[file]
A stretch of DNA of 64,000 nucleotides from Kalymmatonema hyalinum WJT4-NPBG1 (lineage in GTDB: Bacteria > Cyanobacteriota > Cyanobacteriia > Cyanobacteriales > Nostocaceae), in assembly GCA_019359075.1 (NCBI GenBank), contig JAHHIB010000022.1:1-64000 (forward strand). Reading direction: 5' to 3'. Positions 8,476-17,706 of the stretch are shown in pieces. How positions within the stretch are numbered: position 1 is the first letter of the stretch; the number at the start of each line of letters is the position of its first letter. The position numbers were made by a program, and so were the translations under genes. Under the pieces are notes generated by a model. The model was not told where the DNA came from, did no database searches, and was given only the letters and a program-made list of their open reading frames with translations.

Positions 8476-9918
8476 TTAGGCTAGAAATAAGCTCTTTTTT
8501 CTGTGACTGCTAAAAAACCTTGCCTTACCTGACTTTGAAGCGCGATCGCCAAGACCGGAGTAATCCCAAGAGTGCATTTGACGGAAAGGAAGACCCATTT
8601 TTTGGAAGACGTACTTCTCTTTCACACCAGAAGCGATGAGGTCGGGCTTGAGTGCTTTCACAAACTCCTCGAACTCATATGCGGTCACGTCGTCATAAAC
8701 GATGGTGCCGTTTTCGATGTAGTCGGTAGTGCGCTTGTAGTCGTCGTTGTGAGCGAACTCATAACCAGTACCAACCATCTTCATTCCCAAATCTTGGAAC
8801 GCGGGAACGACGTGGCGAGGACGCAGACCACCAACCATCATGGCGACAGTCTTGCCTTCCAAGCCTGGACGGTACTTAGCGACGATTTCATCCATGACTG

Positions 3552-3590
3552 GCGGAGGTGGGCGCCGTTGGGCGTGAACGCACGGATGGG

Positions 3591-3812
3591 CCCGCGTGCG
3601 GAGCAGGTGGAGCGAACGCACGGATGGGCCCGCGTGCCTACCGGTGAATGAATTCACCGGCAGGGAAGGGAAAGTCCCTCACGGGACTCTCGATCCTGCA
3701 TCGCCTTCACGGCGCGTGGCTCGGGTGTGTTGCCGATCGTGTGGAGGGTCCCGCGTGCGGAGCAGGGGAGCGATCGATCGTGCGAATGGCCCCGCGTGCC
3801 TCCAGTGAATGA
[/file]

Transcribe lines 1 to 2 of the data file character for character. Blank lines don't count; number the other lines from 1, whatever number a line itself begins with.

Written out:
A stretch of DNA of 64,000 nucleotides from Kalymmatonema hyalinum WJT4-NPBG1 (lineage in GTDB: Bacteria > Cyanobacteriota > Cyanobacteriia > Cyanobacteriales > Nostocaceae), in assembly GCA_019359075.1 (NCBI GenBank), contig JAHHIB010000022.1:1-64000 (forward strand). Reading direction: 5' to 3'. Positions 8,476-17,706 of the stretch are shown in pieces. How positions within the stretch are numbered: position 1 is the first letter of the stretch; the number at the start of each line of letters is the position of its first letter. The position numbers were made by a program, and so were the translations under genes. Under the pieces are notes generated by a model. The model was not told where the DNA came from, did no database searches, and was given only the letters and a program-made list of their open reading frames with translations.

Positions 8476-9918